Wood Business

Features Q & A Women in Forestry
‘Environment of innovation’: Q&A with FPInnovations’ Joane St-Onge


March 9, 2020
By Silvia Cademartori

Topics

Women hold a variety of roles throughout the forest industry’s many sectors and their contributions are numerous. Within the last several years, women have ascended to top management roles where their perspectives generate new ideas. Several women hold leadership roles at FPInnovations, and we spoke to a senior scientific director to learn about her experiences and what motivates her.

Joane St-Onge joined FPInnovations in 2018 as senior director of sustainable construction and director of the Quebec City laboratory, where she is responsible for carrying out research projects in an innovative environment. Joane is a civil engineer with over 25 years of experience, including more than 20 years in management in the engineering and construction fields.

  1. What motivated you to join a company in the forest sector?

Wood has been part of my world since I was a child. One of my grandfathers worked in the forest industry, the other was a cabinetmaker. My father was a carpenter-cabinetmaker, my godfather taught cabinetmaking, and my uncle was a chemical engineer for a large paper mill. Wood has long been in our family’s history. I grew up playing with hammers and hand saws, having fun in the sawdust among surface planers, buzz planers, and bandsaws. So the choice to join FPInnovations became a natural one for me, as it gave me the opportunity to combine my technical knowledge in engineering with my passion for wood.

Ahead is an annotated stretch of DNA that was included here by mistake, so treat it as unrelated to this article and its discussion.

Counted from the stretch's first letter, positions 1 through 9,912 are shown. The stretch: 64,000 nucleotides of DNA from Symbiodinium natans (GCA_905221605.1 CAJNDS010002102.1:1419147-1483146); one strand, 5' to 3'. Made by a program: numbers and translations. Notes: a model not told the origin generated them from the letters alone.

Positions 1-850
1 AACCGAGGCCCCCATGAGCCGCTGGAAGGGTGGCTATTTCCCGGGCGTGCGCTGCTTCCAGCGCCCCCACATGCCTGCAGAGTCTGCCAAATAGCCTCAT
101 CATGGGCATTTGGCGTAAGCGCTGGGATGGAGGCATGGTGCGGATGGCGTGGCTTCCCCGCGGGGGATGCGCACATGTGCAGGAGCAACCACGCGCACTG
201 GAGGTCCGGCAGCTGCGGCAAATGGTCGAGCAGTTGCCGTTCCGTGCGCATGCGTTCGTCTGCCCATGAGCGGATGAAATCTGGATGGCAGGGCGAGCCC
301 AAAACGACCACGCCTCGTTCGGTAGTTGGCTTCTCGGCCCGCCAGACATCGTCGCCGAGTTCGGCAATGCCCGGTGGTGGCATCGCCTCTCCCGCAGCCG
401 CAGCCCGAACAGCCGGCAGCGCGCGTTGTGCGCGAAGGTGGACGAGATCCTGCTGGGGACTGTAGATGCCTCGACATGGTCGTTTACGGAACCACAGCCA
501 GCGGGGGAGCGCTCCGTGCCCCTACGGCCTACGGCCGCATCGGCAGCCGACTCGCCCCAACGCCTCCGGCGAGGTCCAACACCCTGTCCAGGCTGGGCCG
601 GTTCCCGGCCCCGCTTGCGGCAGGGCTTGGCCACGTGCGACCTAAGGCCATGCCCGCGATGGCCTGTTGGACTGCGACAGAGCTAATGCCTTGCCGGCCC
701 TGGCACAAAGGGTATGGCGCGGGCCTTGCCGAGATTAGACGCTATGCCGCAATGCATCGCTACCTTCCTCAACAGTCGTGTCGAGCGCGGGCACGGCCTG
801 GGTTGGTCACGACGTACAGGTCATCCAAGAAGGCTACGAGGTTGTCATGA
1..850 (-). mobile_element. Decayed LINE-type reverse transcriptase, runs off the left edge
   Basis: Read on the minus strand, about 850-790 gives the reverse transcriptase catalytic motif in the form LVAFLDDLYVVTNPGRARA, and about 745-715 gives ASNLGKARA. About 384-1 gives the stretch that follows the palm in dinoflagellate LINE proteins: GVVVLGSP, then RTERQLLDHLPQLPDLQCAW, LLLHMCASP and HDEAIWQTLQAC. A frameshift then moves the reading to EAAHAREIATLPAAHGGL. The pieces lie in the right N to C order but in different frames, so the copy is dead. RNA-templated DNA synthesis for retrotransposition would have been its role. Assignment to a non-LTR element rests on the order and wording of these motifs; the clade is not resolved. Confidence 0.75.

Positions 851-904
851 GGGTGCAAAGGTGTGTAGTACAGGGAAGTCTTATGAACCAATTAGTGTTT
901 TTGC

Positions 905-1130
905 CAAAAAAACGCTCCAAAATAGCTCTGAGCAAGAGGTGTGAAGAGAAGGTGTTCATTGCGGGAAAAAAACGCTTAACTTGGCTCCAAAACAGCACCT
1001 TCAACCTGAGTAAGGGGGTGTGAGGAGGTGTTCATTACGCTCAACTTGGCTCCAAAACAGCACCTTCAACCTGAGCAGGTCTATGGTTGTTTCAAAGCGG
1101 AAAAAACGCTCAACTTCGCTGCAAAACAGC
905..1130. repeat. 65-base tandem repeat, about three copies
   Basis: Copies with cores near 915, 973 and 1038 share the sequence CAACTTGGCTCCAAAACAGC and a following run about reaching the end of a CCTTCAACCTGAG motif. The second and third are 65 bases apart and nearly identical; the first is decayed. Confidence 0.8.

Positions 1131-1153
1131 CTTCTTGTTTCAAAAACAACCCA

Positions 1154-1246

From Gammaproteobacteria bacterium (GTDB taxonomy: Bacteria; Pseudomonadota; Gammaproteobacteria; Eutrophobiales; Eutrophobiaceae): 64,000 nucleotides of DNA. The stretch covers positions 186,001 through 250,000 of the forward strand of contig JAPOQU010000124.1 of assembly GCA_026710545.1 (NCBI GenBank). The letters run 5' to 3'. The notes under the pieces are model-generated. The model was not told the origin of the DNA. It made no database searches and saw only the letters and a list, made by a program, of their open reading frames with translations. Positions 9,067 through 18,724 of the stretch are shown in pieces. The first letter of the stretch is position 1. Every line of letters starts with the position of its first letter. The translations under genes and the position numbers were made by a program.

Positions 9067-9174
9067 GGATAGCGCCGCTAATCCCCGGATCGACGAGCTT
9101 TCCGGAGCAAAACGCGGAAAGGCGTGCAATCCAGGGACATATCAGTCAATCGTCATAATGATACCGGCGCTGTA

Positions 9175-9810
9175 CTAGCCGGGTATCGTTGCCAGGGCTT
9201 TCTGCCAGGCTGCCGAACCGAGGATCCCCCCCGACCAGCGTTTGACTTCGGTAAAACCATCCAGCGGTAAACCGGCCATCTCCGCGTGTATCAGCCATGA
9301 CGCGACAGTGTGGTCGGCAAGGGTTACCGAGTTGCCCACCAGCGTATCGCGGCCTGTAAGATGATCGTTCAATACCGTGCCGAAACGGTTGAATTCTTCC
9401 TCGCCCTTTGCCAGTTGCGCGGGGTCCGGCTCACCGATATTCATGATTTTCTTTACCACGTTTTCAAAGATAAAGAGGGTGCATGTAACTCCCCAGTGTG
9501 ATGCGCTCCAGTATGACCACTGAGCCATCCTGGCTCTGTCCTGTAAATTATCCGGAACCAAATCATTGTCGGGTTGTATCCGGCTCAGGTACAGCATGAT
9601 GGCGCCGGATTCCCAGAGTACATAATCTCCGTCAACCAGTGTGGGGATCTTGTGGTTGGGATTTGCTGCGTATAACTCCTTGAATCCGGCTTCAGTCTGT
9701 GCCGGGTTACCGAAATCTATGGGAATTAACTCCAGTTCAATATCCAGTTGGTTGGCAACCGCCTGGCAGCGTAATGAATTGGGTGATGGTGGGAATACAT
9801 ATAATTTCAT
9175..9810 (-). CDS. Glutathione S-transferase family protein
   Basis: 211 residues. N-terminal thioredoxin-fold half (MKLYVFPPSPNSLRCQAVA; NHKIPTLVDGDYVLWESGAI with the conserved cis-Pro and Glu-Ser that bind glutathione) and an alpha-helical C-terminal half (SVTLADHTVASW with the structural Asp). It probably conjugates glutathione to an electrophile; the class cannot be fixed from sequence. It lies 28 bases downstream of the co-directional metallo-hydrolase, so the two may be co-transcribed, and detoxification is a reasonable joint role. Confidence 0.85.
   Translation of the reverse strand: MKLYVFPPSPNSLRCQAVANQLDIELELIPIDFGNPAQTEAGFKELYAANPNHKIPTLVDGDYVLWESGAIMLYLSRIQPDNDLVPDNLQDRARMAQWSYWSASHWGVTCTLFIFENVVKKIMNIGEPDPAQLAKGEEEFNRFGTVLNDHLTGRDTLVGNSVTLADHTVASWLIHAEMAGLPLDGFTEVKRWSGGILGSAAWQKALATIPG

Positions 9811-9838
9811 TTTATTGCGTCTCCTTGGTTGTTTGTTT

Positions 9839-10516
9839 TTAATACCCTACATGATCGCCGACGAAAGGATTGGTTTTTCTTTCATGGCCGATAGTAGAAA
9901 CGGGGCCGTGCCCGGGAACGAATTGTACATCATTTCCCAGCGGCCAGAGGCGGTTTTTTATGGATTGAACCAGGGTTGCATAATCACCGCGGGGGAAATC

1. How would you describe the working environment you discovered at FPInnovations?

It’s an environment of innovation where scientists create value for the industry. All the knowledge gathered within one company represents an incredible potential for creation in a world that extends from the forest to the products made from this fantastic fibre. Working and developing in such an environment is highly motivating and stimulating.

  1. How important is mentoring to you, and do you see yourself as a mentor?

A mentor makes all the difference. People have their own knowledge and expertise; when they open up to others and share their experiences, the whole team’s knowledge is enriched. I expanded my skill sets because I was guided. Today, I enjoy sharing my wealth of experience.

  1. Do women contribute a different approach to their work environment?

Absolutely. The approaches to challenges, business strategies, and relationship management are different and complementary. There’s an unparalleled balance that’s achieved in teams made up of men and women.

  1. What opportunities does the forest industry offer women for the future?

There are great opportunities for women with this wind of innovation blowing through the industry. Whether it’s the application of artificial intelligence, the development of new materials, or the development of best environmental practices, women are finding their place in our industry.

  1. What advice can you give to women who want to take up a management position in an industry traditionally run by men?

Believe in yourself. Trust yourself. Persevere. Above all, the real development of your leadership depends on those abilities and the willingness to be true to yourself. That’s the key, no matter where you work.

Silvia Cademartori is a communications writer for FPInnovations. This article was originally published by FPInnovations here. Republished with permission.


This post is part of CFIPulp & Paper Canada and Canadian Biomass’ Women in Forestry project celebrating International Women’s Day on March 8. Find more content here and follow on social media with the hashtag #WomeninForestry, as well as #IWD2020 and #EachforEqual.